Data and Statistics on Congenital Heart Defects

By | August 22, 2019

Children with Heart Conditions Have Special Healthcare Needs
A study from the Centers for Disease Control and Prevention (CDC) found that 1 in 77 U.S. children reportedly had a current heart condition in 2016.
(Published: September 27, 2018)

Study Finds Infant Cardiac Deaths Have Declined in States that Mandate Screening for Critical Congenital Heart Disease
The Journal of the American Medical Association has published a study reporting a more than 33% decline in infant deaths from critical congenital heart disease (CCHD) in eight states that mandated screening for CCHD using pulse oximetry compared to states without screening policies
(Published: December 5, 2017)

Estimating the Number of People with Congenital Heart Defects Living in the United States
The journal Circulation has published a study that estimates about 1 million children and 1.4 million adults in the United States were living with a congenital heart defect (CHD) in 2010.
(Published: July 5, 2016)

Newborn Screening for Critical Congenital Heart Defects Now Common Throughout the United States
In a report in the journal, Pediatrics, CDC researchers and partners reviewed the overall effects of critical CHD screening, including costs and health outcomes (cost-effectiveness) of performing screenings, challenges at the state level for screening, and implementing screening in special settings
(Published: April 15, 2016)

Use of Special Education Services among Children with CHDs
CDC study findings in Pediatrics show that children with congenital heart defects (CHDs) received special education services more often than children without birth defects.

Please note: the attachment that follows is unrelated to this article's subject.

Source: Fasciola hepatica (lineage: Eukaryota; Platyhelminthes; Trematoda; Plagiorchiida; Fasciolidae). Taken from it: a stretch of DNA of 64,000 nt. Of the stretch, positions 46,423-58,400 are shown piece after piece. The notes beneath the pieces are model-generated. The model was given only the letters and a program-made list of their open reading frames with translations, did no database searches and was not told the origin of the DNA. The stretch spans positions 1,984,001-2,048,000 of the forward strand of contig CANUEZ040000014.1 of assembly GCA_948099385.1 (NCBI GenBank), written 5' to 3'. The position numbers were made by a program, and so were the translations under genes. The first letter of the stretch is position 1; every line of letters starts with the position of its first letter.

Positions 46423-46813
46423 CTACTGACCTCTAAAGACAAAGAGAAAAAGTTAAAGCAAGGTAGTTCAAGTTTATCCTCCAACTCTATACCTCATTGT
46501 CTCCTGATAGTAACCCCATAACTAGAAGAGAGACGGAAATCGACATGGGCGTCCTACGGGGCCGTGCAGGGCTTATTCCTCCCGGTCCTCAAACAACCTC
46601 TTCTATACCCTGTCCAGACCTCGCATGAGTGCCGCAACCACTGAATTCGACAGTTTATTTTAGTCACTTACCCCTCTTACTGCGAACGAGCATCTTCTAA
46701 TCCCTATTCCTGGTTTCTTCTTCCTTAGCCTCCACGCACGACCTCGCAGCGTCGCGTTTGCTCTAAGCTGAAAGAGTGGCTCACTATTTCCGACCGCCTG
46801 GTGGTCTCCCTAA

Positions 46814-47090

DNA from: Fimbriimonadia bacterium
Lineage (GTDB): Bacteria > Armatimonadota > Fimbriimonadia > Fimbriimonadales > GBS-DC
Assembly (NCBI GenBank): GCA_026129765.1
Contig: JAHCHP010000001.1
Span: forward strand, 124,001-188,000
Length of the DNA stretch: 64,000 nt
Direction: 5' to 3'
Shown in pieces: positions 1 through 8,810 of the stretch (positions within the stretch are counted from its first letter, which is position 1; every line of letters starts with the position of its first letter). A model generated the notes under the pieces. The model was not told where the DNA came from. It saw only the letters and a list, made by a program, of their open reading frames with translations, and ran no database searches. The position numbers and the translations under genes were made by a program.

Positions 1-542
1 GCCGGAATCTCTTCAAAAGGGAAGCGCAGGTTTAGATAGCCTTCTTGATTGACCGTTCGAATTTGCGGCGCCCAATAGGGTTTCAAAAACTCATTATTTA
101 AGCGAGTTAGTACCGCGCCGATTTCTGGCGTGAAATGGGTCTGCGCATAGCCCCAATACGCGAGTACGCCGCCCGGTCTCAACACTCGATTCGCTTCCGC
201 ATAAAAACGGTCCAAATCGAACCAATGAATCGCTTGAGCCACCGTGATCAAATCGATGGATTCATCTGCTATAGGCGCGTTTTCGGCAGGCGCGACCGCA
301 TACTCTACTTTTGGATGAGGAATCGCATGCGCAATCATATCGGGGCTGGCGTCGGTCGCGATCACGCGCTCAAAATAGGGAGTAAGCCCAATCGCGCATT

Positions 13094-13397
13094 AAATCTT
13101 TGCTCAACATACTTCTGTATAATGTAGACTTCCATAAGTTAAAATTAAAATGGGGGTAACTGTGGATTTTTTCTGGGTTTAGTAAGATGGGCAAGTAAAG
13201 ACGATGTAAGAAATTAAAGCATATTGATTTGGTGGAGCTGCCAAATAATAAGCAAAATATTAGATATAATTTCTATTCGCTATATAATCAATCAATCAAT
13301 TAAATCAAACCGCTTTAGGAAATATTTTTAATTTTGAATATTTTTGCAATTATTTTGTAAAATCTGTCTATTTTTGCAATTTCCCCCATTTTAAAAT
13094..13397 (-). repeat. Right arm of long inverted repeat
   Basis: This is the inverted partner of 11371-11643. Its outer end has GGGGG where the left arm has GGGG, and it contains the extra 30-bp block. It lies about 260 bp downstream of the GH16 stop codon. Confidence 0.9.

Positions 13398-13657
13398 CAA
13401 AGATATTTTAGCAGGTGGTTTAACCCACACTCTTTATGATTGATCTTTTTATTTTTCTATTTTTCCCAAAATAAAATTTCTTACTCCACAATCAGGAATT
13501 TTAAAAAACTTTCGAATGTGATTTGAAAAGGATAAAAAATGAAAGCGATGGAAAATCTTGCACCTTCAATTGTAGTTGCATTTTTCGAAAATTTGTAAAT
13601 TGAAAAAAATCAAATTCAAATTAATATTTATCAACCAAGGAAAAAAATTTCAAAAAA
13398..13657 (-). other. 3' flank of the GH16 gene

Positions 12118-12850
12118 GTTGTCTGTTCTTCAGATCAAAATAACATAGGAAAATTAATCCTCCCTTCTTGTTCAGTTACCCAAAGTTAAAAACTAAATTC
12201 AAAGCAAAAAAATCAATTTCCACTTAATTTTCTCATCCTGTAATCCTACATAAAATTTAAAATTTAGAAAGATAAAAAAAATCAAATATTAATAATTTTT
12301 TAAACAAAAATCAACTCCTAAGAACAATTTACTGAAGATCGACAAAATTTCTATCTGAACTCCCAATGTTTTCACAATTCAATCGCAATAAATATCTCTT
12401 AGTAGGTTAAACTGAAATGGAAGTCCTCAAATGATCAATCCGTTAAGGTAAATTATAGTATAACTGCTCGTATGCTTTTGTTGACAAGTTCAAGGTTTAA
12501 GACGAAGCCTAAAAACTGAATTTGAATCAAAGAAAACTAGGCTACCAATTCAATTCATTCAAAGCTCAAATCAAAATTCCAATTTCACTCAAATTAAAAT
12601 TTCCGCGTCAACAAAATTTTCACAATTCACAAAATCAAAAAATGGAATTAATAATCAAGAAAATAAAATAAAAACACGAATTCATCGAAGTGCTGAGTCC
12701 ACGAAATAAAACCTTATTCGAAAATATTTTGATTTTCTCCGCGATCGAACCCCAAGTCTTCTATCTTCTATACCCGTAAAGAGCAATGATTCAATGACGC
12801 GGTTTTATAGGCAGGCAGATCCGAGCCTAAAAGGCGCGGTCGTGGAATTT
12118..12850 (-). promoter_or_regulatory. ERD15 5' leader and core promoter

(Published: August 17, 2015)

Estimated Number of Infants Detected and Missed by Critical Congenital Heart Defect Screening
The journal Pediatrics has published a study estimating the number of infants with critical congenital heart defects(critical CHDs) potentially detected or missed through universal screening for critical CHDs using pulse oximetry.
(Published: May 11, 2015)

Diabetes before pregnancy and congenital heart defects
In a study published in the American Journal of Preventative Medicine, women with diabetes before pregnancy were about 4 times more likely to have a pregnancy affected by a congenital heart defect compared to women without diabetes.
(Published: February 2015)

Long Term Outcomes in Children with Congenital Heart Disease
In a study published in the Journal of Pediatrics, CDC researchers found that children with CHD are more likely to report worse health overall, to need more healthcare services, and to have other health conditions, compared to children without CHD.
(Published: January 2015)

Infant Death Due to Heart Defects
Congenital heart defects are conditions present at birth that can affect the way the heart works. They can cause lifelong disability or death. They are the most common type of birth defect, affecting nearly 40,000 births in the United States each year.
(Published: July 9, 2014)

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